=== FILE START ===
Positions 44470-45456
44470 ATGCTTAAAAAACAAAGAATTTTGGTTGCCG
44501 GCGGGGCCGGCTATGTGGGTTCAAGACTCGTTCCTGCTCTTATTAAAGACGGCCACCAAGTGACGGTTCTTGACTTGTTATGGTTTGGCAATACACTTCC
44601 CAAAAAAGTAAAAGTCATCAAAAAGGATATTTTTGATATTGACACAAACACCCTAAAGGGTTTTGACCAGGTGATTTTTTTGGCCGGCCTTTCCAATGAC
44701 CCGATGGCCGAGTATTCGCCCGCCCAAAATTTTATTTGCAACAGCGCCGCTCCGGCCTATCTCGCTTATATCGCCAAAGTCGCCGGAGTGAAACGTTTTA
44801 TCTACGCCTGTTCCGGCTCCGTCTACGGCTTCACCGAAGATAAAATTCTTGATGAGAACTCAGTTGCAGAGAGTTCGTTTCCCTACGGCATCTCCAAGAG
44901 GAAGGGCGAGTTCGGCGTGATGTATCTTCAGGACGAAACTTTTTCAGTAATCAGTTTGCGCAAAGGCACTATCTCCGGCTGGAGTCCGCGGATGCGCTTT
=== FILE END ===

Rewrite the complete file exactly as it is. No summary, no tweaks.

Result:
Positions 44470-45456
44470 ATGCTTAAAAAACAAAGAATTTTGGTTGCCG
44501 GCGGGGCCGGCTATGTGGGTTCAAGACTCGTTCCTGCTCTTATTAAAGACGGCCACCAAGTGACGGTTCTTGACTTGTTATGGTTTGGCAATACACTTCC
44601 CAAAAAAGTAAAAGTCATCAAAAAGGATATTTTTGATATTGACACAAACACCCTAAAGGGTTTTGACCAGGTGATTTTTTTGGCCGGCCTTTCCAATGAC
44701 CCGATGGCCGAGTATTCGCCCGCCCAAAATTTTATTTGCAACAGCGCCGCTCCGGCCTATCTCGCTTATATCGCCAAAGTCGCCGGAGTGAAACGTTTTA
44801 TCTACGCCTGTTCCGGCTCCGTCTACGGCTTCACCGAAGATAAAATTCTTGATGAGAACTCAGTTGCAGAGAGTTCGTTTCCCTACGGCATCTCCAAGAG
44901 GAAGGGCGAGTTCGGCGTGATGTATCTTCAGGACGAAACTTTTTCAGTAATCAGTTTGCGCAAAGGCACTATCTCCGGCTGGAGTCCGCGGATGCGCTTT